Published by EH.NET (October 2008)

Angeliki E. Laiou and C?cile Morrisson, The Byzantine Economy. Cambridge: Cambridge University Press, 2008. xii + 270 pp. $33 (paperback), ISBN: 978-0-521-61502-0.

Reviewed for EH.NET by Timothy E. Gregory, Department of History, Ohio State University.

As the authors point out, until recently the economy of the Byzantine Empire has not been the subject of many detailed studies. The reasons for this are many, including the continued bias against Byzantium even in historical circles and the perception that the economy of the empire was dominated by the heavy hand of an autocratic state and that its study has little to teach us. This small and quite readable book is likely to change all such scholarly assumptions. It is based squarely on the massive and detailed three-volume The Economic History of Byzantium from the Seventh through the Fifteenth Century, edited by Laiou and published in 2002, and its articles, many of which present completely new analyses of crucial facets of the Byzantine economy and revise many conclusions found in standard textbooks. The present book, of course, is much smaller in scale, but it makes up for that by a more concise focus and a treatment that is accessible to readers, from beginning students to scholars interested in the economy of the medieval West or the Islamic East.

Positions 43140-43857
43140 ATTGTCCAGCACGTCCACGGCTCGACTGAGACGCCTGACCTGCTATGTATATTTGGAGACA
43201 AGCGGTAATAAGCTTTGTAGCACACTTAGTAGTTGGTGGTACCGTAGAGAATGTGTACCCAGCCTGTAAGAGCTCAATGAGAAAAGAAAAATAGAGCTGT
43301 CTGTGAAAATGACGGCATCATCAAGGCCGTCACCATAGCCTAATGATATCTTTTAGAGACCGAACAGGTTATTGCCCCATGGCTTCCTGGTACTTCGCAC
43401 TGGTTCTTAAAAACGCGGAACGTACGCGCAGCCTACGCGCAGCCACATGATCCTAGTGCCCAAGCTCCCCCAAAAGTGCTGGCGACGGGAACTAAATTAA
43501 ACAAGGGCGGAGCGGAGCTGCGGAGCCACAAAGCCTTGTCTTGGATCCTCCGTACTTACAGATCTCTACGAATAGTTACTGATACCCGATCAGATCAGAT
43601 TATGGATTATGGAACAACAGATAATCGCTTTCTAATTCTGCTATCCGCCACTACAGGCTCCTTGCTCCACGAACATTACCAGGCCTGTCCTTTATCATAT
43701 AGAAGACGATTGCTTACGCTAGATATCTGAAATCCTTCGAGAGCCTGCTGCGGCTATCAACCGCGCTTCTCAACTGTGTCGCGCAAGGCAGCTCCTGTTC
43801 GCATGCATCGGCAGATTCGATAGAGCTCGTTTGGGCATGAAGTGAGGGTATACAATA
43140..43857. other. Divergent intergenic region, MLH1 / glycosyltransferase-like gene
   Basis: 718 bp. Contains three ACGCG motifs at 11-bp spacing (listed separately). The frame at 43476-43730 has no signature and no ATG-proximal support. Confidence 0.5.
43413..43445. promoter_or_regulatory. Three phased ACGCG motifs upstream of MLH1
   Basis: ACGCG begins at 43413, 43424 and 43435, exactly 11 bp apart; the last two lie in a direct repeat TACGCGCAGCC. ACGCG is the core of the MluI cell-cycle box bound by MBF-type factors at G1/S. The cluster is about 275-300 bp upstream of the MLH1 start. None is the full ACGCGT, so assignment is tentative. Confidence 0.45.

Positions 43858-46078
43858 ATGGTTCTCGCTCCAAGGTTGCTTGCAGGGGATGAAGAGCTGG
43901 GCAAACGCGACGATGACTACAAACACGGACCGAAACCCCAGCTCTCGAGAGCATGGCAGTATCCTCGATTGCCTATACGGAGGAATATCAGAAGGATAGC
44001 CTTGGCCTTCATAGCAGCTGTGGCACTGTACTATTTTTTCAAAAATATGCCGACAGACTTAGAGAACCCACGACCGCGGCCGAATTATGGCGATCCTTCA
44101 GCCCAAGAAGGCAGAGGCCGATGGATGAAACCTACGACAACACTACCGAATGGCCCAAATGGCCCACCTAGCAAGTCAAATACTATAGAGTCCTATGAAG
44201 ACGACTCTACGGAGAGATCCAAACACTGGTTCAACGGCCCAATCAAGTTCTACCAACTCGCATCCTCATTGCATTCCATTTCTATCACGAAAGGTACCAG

The Byzantine Economy differs from most extant studies of Byzantium by insisting that modern economic theories and studies are relevant for Byzantium and by frequently making seamless use of archaeological and archival sources, as well as the more commonly utilized literary and numismatic material. The literary sources, they reasonably insist, are highly biased by the focus of their authors on the central government, a bias that had led most scholars to the conclusion that the state was the dominant element in the Byzantine economy, which emperors and administrators affected without any real economic interest or knowledge. Laiou and Morrisson do not, of course, deny the importance of government action, especially the successive fiscal institutions and policies over the thousand-year history of the empire. Rather, they argue throughout that, on the one hand, Byzantine statesmen frequently made decisions based on economic considerations, and, on the other, that political and non-economic factors (frequently from outside the empire itself) not uncommonly played crucial roles in the development of the Byzantine economy.